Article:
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Death-row inmate Lotter's IQ too low for execution, lawyers argue
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Death-row inmate Lotter's IQ too low for execution, lawyers argue

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Attorneys for death-row inmate John Lotter are taking a new position, alleging he is ineligible for the death penalty because he functions intellectually as a child.

It's the latest legal maneuvering by the man convicted in a triple murder that inspired the 1999 movie "Boys Don't Cry."

Lotter, 46, has maintained his innocence in the Dec. 31, 1993, killings at a Humboldt farmhouse, despite being convicted of three counts of first-degree murder. He's spent the past 22 years on death row pending appeals.

Late last week, Rebecca Woodman of the Death Penalty Litigation Clinic in Kansas City, Missouri, let a Nebraska federal judge know about a post-conviction motion filed in Richardson County alleging Lotter is an "intellectually disabled person."

In a 60-page motion, she and two other attorneys representing Lotter raised numerous arguments, the newest among them challenging that Lotter is ineligible for the death penalty given recent IQ testing.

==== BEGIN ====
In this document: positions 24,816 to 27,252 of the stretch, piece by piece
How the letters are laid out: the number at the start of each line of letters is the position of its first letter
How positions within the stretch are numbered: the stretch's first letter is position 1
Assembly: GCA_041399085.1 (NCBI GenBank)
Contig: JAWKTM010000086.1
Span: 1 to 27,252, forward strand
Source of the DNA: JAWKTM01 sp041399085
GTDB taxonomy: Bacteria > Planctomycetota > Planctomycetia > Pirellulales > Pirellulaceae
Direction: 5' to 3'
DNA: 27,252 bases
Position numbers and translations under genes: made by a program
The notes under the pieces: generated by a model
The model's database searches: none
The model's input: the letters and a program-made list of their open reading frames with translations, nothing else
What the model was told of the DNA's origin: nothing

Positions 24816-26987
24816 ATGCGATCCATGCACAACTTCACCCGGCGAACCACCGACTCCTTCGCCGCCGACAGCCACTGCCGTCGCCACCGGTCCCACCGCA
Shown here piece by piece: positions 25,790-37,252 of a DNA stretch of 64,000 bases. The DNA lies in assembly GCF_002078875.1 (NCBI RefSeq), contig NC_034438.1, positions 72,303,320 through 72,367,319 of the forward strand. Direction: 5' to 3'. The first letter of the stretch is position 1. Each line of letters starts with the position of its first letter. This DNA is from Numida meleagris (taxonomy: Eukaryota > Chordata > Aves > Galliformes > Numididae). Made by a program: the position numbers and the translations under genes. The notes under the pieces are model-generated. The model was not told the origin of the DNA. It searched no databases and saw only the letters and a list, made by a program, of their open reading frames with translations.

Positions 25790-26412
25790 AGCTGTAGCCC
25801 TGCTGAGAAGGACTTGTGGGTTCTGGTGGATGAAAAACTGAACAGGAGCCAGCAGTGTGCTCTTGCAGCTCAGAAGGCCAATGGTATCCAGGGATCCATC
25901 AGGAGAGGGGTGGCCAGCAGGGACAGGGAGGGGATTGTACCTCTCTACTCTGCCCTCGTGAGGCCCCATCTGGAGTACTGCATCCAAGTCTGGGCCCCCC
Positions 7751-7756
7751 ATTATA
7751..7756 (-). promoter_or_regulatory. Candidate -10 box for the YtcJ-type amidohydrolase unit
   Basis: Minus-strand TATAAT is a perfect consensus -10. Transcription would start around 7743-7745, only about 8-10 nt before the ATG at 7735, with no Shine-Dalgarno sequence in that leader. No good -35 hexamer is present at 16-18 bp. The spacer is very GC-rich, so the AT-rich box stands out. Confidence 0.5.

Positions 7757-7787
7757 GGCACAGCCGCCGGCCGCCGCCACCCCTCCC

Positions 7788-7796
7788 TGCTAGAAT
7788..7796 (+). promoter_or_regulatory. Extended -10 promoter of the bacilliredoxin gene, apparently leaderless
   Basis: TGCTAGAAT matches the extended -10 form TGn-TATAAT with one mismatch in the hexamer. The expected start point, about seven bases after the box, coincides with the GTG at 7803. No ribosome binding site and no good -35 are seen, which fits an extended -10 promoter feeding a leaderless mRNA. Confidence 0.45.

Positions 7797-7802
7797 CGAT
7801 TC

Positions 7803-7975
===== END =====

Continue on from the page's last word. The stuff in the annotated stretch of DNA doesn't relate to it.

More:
The attorneys cited a landmark 2002 U.S. Supreme Court decision forbidding the execution of people with intellectual disabilities and a later decision by the court in 2014 rejecting a strict IQ cutoff rule in Florida.

In Nebraska, by law, an IQ of 70 or below is presumptive evidence of an intellectual disability.

According to the court filing last week, Dr. Ricardo Weinstein, a clinical and forensic neuropsychologist from Encinitas, California, evaluated Lotter last year and determined he scored a 67 for general intellectual ability on the Woodcock-Johnson test, the equivalent IQ of an average 8-year-old.

In 1981, at the age of 10, Lotter scored a 76, which adjusts to a 73 under today's scoring, according to the expert.

Attorney Tim Noerrlinger said Weinstein also reviewed trial records and school records showing Lotter was in special-education classes, and he interviewed Lotter's mother, foster mother, a psychiatrist who worked with Lotter as a child and others before determining that Lotter had significant adaptive deficits.

It's Weinstein's opinion that Lotter qualifies for the diagnosis of intellectual developmental disability.

But that ultimately will be a decision for the court.

Lotter's attorneys pointed to the Florida decision, where the Supreme Court found that professionals have long agreed an IQ test score should be read not as a single number but as a range, which can fluctuate for several reasons.

If Richardson County District Judge Vicky Johnson grants an evidentiary hearing to consider the issue or others raised by Lotter's attorneys, the state would be allowed to seek its own experts.

Lotter was sentenced to death for his role in the 1993 killings of Brandon Teena and two witnesses, Lisa Lambert and Philip DeVine. Thomas Nissen is serving life sentences for the part he played in the crime.

Nebraska's death row inmates

Reach the writer at 402-473-7237 or lpilger@journalstar.com.

On Twitter @LJSpilger.

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